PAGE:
Written by Ted Snyder
Recently Tamr hosted our first user group meeting for life sciences customers. As adoption of Tamr in this sector has grown we’re focused on supporting our customers’ desire to learn from each other. It’s exciting to see how many of the top pharmaceutical companies are using Tamr to tackle data unification in many areas ranging from R&D to commercial applications. Despite the breadth of use cases there are some common themes emerging, specifically:
- The realization is dawning that data standards aren’t enough. We’ve always known customers share similar challenges with data scattered across various systems, formats, and standards. While real progress has been made with data standards initiatives – like adoption of CDISC standards in clinical research – this only takes their data so far. The fundamental dynamics of their business (mergers and acquisitions, development partnerships, etc.) mean change will be constant. They realize they can’t standardize everything at the source and are now applying tools like Tamr to reduce the cost of integrating non-standard data. Don’t get me wrong, their work on standards is a fundamental requirement to enable curation, but it’s not enough to solve the data variety problem.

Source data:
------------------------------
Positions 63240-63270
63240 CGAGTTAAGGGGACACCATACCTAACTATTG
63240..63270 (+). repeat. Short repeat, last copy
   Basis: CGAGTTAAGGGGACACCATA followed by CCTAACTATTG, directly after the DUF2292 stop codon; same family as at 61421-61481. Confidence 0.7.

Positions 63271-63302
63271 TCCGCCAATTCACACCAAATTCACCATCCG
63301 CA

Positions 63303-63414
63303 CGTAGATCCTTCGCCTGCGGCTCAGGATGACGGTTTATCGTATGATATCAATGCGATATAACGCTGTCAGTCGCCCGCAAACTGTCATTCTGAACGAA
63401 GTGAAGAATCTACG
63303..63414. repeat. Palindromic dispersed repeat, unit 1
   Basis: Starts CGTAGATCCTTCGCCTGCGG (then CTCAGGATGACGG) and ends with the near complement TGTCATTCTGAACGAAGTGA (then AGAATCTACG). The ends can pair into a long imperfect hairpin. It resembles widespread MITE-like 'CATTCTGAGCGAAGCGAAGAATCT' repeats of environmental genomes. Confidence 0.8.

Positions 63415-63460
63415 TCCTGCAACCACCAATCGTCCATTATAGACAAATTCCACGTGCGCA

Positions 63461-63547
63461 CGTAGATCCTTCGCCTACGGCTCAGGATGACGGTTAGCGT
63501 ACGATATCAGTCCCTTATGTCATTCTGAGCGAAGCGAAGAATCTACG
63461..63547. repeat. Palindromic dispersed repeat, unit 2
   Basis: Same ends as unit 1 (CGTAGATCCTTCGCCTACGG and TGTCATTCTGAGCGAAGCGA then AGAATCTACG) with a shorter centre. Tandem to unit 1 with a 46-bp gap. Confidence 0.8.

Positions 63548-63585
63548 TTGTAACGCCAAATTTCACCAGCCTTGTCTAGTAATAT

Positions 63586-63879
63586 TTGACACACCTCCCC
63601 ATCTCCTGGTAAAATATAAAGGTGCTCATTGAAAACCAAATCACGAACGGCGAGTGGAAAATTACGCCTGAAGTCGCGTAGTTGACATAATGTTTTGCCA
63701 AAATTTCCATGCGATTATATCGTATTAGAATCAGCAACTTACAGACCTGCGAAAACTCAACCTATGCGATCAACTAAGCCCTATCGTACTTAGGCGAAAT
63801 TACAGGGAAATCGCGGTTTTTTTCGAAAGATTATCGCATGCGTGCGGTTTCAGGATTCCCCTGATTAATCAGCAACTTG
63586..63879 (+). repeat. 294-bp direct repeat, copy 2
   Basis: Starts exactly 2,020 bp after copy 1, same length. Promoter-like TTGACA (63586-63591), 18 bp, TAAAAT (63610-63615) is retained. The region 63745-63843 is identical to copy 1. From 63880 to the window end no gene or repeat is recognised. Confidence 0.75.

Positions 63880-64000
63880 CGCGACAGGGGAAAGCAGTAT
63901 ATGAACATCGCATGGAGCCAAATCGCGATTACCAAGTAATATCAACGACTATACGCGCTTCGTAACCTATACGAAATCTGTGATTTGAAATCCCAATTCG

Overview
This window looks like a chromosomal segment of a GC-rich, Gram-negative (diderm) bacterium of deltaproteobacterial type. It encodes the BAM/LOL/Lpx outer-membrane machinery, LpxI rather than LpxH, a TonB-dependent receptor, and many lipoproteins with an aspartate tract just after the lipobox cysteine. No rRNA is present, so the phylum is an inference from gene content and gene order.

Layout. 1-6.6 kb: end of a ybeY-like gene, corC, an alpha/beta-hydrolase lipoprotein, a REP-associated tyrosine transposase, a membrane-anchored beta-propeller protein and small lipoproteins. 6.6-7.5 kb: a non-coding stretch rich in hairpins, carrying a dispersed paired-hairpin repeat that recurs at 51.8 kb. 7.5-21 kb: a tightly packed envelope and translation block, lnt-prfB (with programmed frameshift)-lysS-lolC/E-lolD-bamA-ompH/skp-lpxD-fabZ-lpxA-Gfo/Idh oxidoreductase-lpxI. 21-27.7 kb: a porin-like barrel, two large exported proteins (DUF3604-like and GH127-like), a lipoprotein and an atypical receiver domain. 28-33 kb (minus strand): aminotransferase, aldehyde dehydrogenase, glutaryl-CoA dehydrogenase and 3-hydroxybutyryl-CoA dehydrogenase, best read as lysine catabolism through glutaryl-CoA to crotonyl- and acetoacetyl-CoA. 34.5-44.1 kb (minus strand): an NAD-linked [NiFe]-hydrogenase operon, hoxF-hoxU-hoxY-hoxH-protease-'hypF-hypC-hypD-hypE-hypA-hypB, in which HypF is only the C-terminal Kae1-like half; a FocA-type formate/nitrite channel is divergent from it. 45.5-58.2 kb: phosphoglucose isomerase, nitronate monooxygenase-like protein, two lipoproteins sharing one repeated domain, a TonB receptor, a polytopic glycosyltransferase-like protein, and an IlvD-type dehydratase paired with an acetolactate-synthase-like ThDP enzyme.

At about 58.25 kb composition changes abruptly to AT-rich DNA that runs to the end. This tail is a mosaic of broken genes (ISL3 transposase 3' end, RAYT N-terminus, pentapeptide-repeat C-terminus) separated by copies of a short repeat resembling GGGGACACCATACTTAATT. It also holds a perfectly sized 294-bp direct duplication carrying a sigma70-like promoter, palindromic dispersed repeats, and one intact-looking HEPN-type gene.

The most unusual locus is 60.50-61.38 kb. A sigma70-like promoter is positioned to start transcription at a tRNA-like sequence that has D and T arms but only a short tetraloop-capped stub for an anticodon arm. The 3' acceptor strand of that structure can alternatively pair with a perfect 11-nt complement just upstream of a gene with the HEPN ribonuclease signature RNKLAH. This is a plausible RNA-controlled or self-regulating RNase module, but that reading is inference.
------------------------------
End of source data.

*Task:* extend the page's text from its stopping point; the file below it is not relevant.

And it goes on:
- Legacy data has a new life. As pharma companies have begun to see their data as a core asset, we’ve seen a number of projects where customers retrospectively pulled together “legacy” data from clinical trials or other sources, where previously tools couldn’t support the scale of variety. Our early customers now have a tremendous volume of highly curated data in the hands of data scientists to guide the discovery and development of new therapies. Now that the technology has been proven we see more customers applying Tamr software to incorporate Tamr’s curation tools into operational business processes and data pipelines.
- The “scale out” architecture applies to people too. Just as modern big data architectures make use of distributed compute power to scale large jobs, we should think the same way about the subject matter expertise (SME) in data curation. While many data unification initiatives are more centralized, we now see more customers creating distributed curation teams to tackle many smaller projects with common infrastructure. This strategy leverages SME knowledge more effectively but also requires changing the focus from technology to people – how do you enable more users in the enterprise to curate data. At Tamr we’ve always seen this need to involve a broader set of subject matter experts and data consumers in the curation process as fundamentally important and it’s one of the factors behind the Steward product we introduced last year.
We are excited to continue to grow our user group and to continue to help our customers tackle these and other challenges. If you are interested to learn more about how Tamr is supporting leading biopharma companies such as GSK and you would like to see how enterprise data unification can help your business become quicker, faster and smarter, click here to contact us.